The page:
multiplying the ratio by a work value of the overlapping actual work record to obtain a new work value for the overlapping actual work record;
replacing the work value of the overlapping actual work record with the new work value;
if the period actual start date was overlapped, editing an end date of the overlapping actual work record to be equal to the day before the period actual start date; and
if the period actual end date was overlapped, editing a start date of the overlapping actual work record to be equal to the day after the period actual start date; and
(e) adding the new period actual to the sequence of actual work records.
2. The method recited in claim 1, wherein the step of adding the new period actual comprises storing the new period actual as one of the actual work records.
3. The method recited in claim 1, wherein the step of determining whether any of the actual work records overlap the new period actual comprises determining whether the start date of one of the plurality of actual work records is between the period actual start date and the period actual end date.
4. The method recited in claim 1, wherein the step of determining whether any of the actual work records overlap the new period actual comprises determining whether the end date of one of the plurality of actual work records is between the period actual start date and the period actual end date.
5. A method for editing a sequence of a plurality of actual work records, each of the actual work records comprising a start date, an end date, and a work value, comprising the steps of:
receiving a period actual start date and a period actual end date corresponding to a period actual;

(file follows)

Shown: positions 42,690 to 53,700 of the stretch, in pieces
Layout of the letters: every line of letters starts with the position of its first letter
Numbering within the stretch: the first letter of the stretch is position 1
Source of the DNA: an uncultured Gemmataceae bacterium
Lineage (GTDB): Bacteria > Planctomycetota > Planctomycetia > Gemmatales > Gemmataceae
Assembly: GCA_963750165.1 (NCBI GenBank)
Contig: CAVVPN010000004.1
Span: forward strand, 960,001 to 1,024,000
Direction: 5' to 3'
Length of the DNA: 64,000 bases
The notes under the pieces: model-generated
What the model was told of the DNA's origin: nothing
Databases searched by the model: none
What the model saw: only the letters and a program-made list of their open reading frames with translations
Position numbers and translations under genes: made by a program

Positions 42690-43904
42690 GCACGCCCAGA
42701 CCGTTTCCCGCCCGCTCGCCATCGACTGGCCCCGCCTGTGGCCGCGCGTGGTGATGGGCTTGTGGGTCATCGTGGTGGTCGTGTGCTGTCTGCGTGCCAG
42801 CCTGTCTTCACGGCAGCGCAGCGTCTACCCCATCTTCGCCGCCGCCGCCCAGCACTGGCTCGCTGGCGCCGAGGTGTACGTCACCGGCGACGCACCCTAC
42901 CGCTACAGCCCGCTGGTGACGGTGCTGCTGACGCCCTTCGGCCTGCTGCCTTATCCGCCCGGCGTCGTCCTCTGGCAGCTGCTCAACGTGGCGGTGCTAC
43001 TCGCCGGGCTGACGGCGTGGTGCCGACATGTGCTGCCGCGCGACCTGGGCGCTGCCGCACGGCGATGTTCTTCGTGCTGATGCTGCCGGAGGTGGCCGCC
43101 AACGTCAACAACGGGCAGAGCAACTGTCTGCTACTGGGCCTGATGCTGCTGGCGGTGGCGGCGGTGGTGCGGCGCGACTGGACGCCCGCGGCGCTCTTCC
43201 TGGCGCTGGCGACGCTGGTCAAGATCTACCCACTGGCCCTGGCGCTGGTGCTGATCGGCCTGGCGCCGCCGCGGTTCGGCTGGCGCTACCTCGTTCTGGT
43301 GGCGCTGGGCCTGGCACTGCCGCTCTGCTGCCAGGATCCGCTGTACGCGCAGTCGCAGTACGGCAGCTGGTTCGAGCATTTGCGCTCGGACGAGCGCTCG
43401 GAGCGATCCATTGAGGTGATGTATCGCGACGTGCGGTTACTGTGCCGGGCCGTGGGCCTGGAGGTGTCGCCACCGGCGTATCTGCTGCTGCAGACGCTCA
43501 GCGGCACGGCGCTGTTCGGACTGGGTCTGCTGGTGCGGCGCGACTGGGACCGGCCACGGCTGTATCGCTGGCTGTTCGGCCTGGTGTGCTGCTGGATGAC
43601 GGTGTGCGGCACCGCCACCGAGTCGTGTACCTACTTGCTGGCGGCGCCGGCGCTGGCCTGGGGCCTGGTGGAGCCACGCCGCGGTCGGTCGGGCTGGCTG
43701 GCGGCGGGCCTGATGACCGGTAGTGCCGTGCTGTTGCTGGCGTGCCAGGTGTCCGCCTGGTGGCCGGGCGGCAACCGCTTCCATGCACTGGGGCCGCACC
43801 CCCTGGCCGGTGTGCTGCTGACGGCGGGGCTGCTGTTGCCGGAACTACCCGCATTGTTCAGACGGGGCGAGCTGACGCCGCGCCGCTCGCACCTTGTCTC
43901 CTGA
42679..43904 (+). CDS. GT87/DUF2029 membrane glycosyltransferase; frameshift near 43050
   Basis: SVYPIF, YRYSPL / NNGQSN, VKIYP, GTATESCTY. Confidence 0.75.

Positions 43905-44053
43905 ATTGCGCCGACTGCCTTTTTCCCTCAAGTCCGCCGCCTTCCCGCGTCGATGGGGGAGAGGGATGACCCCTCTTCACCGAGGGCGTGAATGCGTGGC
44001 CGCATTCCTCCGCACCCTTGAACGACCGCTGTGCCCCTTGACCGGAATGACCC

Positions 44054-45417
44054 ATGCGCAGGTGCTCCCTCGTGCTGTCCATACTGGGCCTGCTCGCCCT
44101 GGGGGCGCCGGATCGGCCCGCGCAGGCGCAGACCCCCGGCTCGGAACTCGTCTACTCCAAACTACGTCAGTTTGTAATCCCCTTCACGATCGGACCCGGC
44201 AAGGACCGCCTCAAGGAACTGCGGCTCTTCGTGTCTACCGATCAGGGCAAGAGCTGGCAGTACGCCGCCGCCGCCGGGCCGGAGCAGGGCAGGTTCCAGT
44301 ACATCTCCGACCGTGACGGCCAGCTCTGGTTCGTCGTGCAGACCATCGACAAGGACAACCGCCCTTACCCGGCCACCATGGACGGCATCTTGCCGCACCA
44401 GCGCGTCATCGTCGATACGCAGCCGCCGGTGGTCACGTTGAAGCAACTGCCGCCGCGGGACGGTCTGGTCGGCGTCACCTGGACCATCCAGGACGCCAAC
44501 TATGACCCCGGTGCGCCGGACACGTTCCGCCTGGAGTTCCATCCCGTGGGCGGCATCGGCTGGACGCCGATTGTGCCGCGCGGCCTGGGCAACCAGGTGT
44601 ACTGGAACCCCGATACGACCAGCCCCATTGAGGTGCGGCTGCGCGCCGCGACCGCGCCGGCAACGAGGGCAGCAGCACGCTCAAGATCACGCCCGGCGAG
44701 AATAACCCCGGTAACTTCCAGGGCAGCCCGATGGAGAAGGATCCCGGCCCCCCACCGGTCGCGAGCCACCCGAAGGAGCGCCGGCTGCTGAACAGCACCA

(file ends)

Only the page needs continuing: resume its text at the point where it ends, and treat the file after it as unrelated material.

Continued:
receiving a period actual work value corresponding to the period actual;
determining whether there is overlap between one of the actual work records and the period actual; and
if there is overlap, then eliminating the overlap by:
determining the ratio of non-overlapping working time of the overlapping actual work record to the total working time for the overlapping actual work record;
multiplying the ratio by a work value of the overlapping actual work record to obtain a new work value for the overlapping actual work record;
replacing the work value of the overlapping actual work record with the new work value;
if the period actual start date was overlapped, editing an end date of the overlapping actual work record to be equal to the day before the period actual start date; and
if the period actual end date was overlapped, editing a start date of the overlapping actual work record to be equal to the day after the period actual start date.
6. The method recited in claim 5, further comprising the step of adding the period actual to the sequence of a plurality of actual work records.
7. The method recited in claim 5, wherein the plurality of actual work records are stored in the sequence sequentially by the start date and the end date of each of the actual work records.
8. The method recited in claim 5, wherein the step of determining whether there is overlap comprises the steps of: